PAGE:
Friday, December 31, 2010

The Chronicles of Narnia

Remember this post where I mentioned that we were reading the Chronicles of Narnia? Well, today we FINISHED! Yes - in 2010 my girls & I read the entire (not abridged) 7 books in the Chronicles of Narnia. It wasn't even a goal I really set for 2010, but we were so close that I decided to read the last 6 pages today. No - we haven't seen the movies yet. I'm not entirely sure I want them seeing all that violence, so if you know of a Narnia movie series geared to the little ones, let me know.
Can even say how much I love these books? Love. them. And I am so thankful that my children love them, too. It was our nap time/quiet time ritual the past year to cuddle up & read a few pages of this beautifully illustrated, amazing adventure. At first I just read to McKinley, but then I decided to read to both of them as Ireland was going to sleep. Now Ireland often asks for Narnia every time she lays down for bed.
I could seriously do an entire blog for this series, but I wanted to jot down a few of my favorites:

The Lion, the Witch & the Wardrobe: I can never read this passage without tearing up - feeling the endless deep hurt & humility: "The Hags made a dart at him and shrieked with triumph when they found that he made no resistance at all. Then others - evil dwarfs and apes - rushed in to help them, and between them they rolled the huge Lion, over on his back and tied all his four paws together, shouting and cheering as if they had done something brave, though, had the Lion chosen, one of those paws could have been the death of them all. But he made no noise, even when the enemies, straining and tugging, pulled the cords so tight that the y cut into his flesh. Then the began to drag him toward the Stone Table."

The Horse & His Boy: Aravis & Shasta get chased by lions. Aravis gets attacked by a lion outside of the Hermit's lair. Later Shasta meets Aslan and Aslan says: "I was the lion. I was the lion who forced you to join with Aravis. I was the cat who comforted you among the houses of the dead. I was the lion who drove the jackals from you while you slept. I was the lion who gave the Horses the new strength of fear for the last mile so that you should reach King Lune in time. And I was the lion you do not remember who pushed the boat in which you lay, a child near death, so that it came to shore where a mat sat, wakeful at midnight to receive you."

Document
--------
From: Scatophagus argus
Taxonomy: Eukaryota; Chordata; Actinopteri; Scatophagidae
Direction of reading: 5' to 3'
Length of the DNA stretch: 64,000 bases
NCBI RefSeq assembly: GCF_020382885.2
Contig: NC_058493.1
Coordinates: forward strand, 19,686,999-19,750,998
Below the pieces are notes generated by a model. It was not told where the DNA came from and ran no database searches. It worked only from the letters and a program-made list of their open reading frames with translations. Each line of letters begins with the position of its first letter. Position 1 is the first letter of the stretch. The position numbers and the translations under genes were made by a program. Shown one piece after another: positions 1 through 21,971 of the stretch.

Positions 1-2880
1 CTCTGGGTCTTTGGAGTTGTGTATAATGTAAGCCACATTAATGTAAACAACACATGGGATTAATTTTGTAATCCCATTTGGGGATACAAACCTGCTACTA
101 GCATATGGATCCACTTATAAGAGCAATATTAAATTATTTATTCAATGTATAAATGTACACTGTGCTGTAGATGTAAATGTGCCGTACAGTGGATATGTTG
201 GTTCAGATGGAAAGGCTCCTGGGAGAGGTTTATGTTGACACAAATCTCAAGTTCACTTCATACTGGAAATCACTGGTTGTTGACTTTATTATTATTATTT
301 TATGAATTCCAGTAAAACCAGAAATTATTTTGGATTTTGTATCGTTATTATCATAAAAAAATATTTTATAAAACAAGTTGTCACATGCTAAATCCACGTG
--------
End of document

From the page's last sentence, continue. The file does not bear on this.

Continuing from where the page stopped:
This gives me the chills & I remember getting teary-eyed as I read it. Aslan laid out how He had always been there - watching over him - even though Shasta didn't recognize Him. And some events that Shasta saw as great trials were all part of a big plan & meant to teach him. It gives me such comfort to know that Jesus has been watching over me my whole life & I'm sure I will be amazed in the end to see Jesus in all the places, twists, turns, trials, events that have been meant to shape me.

The Silver Chair
“Will you promise not to - do anything to me, if I do come?” said Jill.
“I make no promise,” said the Lion.
Jill was so thirsty now that, without noticing it, she had come a step nearer.
“Do you eat girls?” she said.
“I have swallowed up girls and boys, women and men, kings and emperors, cities and realms,” said the Lion. It didn't say this as if it were boasting, nor as if it were sorry, nor as if it were angry. It just said it.
"I daren't come and drink," said Jill.
"Then you will die of thirst," said the Lion.
"Oh dear!" said Jill, coming another step nearer. "I suppose I must go and look for another stream
then."
"There is no other stream," said the Lion.

The Last Battle: Even though the dwarfs were on the other side of the door, in the "real Narnia", they refused to be "taken in" They said they were still in the stable. They said all the could see was darkness. They said all they could smell was mucky stable hay. And yet they were in a wide open country. Bright, beautiful sky. Delicious smells. But no matter how Lucy & Jill & the others tried, they refused to believe it & would not be "taken in". Later, Aslan explained "You see, they will not let us help them. They have chosen cunning instead of belief. Their prison is only in their own minds, yet they are in that prison; and so afraid of being taken in that they cannot be taken out."
Oh, this rings so true in our day & age - and in my own life. Even if you say you believe in Jesus, fear often gets in the way of truly letting Jesus take us out of our own selves, our own pains, our own hurt and see the big picture. The blessings! The amazing promises He has for us if we would just stop being so skeptical.
And another favorite phrase that was repeated in The Last Battle - especially when everything appeared hopeless: "...take the adventure that Aslan sends us"

I hope to re-read this series in a few years when they will understand more. Now, I'm thinking of the next series to read that will be wonderful for my girls. Any suggestions?

P.S. The cute bookmark above the book was a hand-stitched Christmas present by my cute niece, Tiarra. We used it all last year.

3 comments:

Lena Baron said...

So So Priceless! We just got home from watching the latest movie. And like you, I agree that it's too much violence. Jakob said it was meant for older kids. I hope to read the series with my boys someday....

Ryan and Shannan Hoffman said...

Okay, you've convinced me, I need to read them!! Happy New Year!

Mindy said...

I read them in 2009, interesting end. I really enjoy the movies, this one one has some pretty intense scenes, that made J and even H nervous.
We miss you guys, glad you are well.